At around the same time, my district colleagues and I had the opportunity to visit Quaker Valley School District in Pittsburgh, Pennsylvania. This district was heavily involved with the Agency by Design Pittsburgh cohort and they were incredibly generous in sharing their own processes.  After several visits, I continued to be inspired by their use of a magnetic pegboard to house tools and their documentation of student thinking. I wondered, what if we used the magnetic pegboard to house both tools and documentation at the same time? That versatility would offer increased flexibility that would support our own media center needs. The magnetic aspect would allow for quick curation of ideas, without damaging student work. 

Looking closer at the newly created student documentation space creates an area where students can curate their own thinking.

After about a year of planning, a lot of amazing volunteers, and a bit of gumption, we were able to create designated spaces to support and document student thinking. Although still very much a process, these considerations have allowed us to develop a teaching and learning environment focused on thinking, and the documentation of that thinking.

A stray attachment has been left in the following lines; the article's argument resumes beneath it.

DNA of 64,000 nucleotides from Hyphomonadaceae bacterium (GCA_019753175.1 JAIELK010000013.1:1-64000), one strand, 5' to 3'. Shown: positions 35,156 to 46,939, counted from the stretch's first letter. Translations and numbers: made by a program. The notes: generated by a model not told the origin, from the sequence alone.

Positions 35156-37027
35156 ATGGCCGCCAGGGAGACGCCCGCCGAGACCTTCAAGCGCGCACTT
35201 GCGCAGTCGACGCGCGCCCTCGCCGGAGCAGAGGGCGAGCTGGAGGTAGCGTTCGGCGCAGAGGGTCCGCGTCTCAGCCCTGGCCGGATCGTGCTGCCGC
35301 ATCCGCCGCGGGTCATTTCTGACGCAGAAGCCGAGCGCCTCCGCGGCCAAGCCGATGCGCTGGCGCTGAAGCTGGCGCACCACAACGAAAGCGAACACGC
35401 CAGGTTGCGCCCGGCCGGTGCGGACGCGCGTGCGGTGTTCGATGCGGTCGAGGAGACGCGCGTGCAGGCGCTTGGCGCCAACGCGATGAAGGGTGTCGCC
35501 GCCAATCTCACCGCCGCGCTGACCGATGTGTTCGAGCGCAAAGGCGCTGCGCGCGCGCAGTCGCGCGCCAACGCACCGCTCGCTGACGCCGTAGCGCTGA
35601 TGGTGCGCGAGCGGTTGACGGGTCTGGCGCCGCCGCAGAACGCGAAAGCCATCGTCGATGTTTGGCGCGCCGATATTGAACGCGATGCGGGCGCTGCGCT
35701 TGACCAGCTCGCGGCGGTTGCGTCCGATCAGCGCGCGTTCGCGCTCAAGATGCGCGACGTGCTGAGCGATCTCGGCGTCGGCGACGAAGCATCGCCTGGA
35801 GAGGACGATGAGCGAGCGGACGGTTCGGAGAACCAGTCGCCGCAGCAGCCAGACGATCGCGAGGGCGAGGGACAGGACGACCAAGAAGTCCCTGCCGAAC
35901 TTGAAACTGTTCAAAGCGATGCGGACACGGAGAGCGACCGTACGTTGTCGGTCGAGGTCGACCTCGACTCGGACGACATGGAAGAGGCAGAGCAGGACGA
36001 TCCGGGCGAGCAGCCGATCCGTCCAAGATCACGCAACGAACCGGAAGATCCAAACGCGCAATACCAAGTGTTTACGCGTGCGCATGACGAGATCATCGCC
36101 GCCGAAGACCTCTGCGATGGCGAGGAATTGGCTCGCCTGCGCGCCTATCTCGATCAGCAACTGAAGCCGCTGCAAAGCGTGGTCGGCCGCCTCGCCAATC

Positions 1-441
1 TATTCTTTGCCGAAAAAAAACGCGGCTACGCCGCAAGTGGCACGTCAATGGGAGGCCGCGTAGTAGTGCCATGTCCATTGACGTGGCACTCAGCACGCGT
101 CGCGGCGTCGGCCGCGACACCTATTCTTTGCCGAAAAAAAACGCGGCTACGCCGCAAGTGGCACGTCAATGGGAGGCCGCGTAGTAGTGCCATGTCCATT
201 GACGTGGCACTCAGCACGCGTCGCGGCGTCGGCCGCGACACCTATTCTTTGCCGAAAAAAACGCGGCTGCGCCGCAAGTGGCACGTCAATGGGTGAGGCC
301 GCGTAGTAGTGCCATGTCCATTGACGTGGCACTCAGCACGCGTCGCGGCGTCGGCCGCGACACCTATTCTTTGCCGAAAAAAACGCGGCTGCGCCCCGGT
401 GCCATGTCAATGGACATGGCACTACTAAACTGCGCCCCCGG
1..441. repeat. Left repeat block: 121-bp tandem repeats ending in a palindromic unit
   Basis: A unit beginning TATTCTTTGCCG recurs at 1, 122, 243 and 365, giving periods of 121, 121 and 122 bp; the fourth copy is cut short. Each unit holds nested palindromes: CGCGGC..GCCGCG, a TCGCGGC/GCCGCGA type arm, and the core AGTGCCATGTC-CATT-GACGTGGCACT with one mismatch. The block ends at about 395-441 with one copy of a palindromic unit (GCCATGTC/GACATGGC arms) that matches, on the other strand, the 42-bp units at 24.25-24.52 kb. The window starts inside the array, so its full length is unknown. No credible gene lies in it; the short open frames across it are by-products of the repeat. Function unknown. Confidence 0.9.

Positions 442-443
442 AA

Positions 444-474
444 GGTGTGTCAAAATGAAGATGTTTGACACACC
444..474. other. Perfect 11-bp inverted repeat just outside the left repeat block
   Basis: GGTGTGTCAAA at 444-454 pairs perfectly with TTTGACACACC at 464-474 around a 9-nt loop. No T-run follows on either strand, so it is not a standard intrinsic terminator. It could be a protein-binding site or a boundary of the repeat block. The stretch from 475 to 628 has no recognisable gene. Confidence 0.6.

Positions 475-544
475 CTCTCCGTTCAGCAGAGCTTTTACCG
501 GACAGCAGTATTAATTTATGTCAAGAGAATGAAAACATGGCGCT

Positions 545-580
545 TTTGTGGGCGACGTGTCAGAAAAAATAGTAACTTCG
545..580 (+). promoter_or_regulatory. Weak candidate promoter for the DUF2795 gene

At the onset of this undertaking, I wondered, what might it take to make thinking a crucial and visible aspect of our maker-centered classroom? There were many elements, including monetary support from our building and the local community, time allocated to redesign the space, and smaller elements, such as power tools to dismantle and reassemble bookshelves.  Of all the factors, I believe the following elements were the most crucial to the development of our space:

  • Reframing our existing curriculum to teach for understanding
  • Shifting the physical environment to support student thinking
  • A supportive school community and collaborative colleagues willing to brainstorm
  • Intentional and interconnected lesson designs with time for student thinking and reflection
  • Open-mindedness to take a risk and experiment with new ideas
This blog was published on October 28, 2019.
Authored by
Julie Rains

Julie Rains is a co-instructor of the Thinking and Learning in the Maker-Centered Classroom online course, Ed.D Candidate at the University of Michigan-Flint, and Information Literacy Specialist, at Delta Kelly Elementary School in Rochester, Michigan.